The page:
Chris Burkard is an accomplished explorer, photographer, creative director, speaker, and author. Traveling throughout the year to pursue the farthest expanses of Earth, Burkard works to capture stories that inspire humans to consider their relationship with nature, while promoting the preservation of wild places everywhere.

He’s worked on global, prominent campaigns with Fortune 500 clients, spoke on the TED stage, and has published a growing collection of books. His latest documentary “Under An Arctic Sky” follows a group of surfers traveling to a remote corner of Iceland in the middle of winter to find the perfect waves and facing the worst winter storm in decades.

We sat down with Chris to find out more about what inspires him.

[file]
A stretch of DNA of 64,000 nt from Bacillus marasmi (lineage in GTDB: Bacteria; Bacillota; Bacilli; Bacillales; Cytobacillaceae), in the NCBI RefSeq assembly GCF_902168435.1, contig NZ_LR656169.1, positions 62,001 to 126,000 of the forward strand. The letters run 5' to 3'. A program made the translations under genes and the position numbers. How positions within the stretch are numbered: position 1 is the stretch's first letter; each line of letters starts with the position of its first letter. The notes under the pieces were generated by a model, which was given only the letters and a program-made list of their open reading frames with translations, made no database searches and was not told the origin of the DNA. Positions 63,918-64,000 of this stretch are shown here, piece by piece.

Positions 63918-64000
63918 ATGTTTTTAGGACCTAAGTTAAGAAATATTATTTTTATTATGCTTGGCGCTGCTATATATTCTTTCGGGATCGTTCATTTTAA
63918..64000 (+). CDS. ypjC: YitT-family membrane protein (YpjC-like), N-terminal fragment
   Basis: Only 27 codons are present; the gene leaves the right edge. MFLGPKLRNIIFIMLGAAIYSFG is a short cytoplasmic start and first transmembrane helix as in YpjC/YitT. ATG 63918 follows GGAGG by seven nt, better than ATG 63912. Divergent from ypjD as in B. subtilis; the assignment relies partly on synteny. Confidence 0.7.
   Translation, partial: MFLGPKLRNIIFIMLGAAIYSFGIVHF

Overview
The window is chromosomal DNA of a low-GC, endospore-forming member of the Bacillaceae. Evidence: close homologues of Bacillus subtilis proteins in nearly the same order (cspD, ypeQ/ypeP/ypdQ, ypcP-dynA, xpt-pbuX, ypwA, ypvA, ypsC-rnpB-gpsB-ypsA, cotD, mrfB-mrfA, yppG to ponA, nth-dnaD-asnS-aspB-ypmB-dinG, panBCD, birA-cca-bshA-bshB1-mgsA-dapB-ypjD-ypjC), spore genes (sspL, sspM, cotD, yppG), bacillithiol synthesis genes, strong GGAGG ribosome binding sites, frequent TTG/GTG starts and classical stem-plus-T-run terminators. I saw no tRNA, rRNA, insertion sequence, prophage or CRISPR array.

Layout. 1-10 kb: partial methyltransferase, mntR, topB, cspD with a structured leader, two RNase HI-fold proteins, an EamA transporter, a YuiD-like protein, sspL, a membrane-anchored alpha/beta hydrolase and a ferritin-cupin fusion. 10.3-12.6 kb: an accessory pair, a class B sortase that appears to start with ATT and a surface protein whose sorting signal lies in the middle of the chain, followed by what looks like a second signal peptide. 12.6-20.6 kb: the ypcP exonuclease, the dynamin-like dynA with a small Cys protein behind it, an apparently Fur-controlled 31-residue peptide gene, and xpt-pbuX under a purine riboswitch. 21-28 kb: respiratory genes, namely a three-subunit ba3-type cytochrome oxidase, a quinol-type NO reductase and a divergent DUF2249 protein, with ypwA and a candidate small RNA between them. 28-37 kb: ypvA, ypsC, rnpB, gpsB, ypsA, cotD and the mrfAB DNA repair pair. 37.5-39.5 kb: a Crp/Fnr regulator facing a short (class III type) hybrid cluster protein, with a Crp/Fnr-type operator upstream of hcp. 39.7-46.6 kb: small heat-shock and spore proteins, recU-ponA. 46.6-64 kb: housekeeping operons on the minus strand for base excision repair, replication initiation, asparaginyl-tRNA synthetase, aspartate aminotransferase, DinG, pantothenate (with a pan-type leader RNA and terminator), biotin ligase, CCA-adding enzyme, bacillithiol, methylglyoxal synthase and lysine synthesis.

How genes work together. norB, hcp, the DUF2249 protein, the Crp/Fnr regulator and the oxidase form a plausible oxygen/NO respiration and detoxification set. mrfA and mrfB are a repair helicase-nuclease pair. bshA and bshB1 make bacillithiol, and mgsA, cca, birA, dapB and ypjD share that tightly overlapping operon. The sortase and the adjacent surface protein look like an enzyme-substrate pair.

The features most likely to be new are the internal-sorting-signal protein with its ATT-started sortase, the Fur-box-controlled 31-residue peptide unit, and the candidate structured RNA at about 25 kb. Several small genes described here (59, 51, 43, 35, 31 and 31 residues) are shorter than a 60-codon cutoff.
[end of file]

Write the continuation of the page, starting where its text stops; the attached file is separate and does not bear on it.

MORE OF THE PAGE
Best thing you’ve seen while adventuring? Oh man... that's too tough. I guess the interior of Iceland from the air is pretty incredible and I've flown and driven over it so many times that it holds a special place with me now. Sum up your life’s philosophy in 3 words. Just keep doing. What charity do you identify with? Conservation International. You’re going on a road trip- which 3 people do you bring with you, dead or alive? Eric Soderquist, one of my best friends and who I traveled with on the road trip I shot the California Surf Project. Ansel Adams, as he was someone I've admired for his work in the national parks and a master of his craft and someone I'd love to have met. Probably my wife. What’s on your road trip playlist? Niel Young, Shakey Graves, Jose Gonzalez, Bon Iver, the XX. Top place to visit where you’ve NEVER been? There is a chain of islands of the coast of Russia I've been wanting to get to for a long time. It's probably highest on my list right now. What has been your biggest surprise while on a shoot? Too many to count. Never really know what is going to happen on an assignment. Could've been the time I was chased by Russian military on a beach I wasn’t supposed to be on. Most dangerous moment while exploring? I spent a night in jail on my first trip to Russia in 2009. I was so fresh and new to traveling that I felt invincible. That was for sure the scariest moment I have had on the road to date. We decided to search for waves along the Vladivostok coast, a remote part of Eastern Russia. We landed and made our way to customs and every single member of our crew went through without a hitch. I got held up because my visa had the wrong entry date - it said I was 2 days early - even though we all sent our paperwork together. I was interrogated with an interpreter for over 6 hours and was then told I had to spend a night in jail before being deported to Korea. I was in jail for 24 hours and then was, sure enough, deported back to Korea before I could come back in the country a day later. The entire time I was on the phone with the US embassy trying to get out of the situation with no food and no water. I had a lot of time to reflect on my life and the entire experience definitely made me grateful for my comfortable life in North America. What are you most grateful for? Family. For sure. They have been the biggest motivational factor in my life, while also being the cornerstone. Is film dead? No, definitely not. I personally don't shoot film any longer for commercial assignments but there is still a huge community of people that do so regularly. Favorite camera? Sony A7Riii Must have piece of technology? Noise-canceling earphones. With the amount of time I spend on airplanes, it's an absolute must-have. What’s highest on your Front Runner wish-list? Jerry can and rack! What’s a pitfall when you turn a passion into a job? I've spoken about this at length but at the end of the day getting to travel the world and take images is the dream so all the good outweighs the bad. Who’s your role model? Ansel Adams. What’s your nickname? Burky. I've honestly been called it more than Chris is the last 10 years!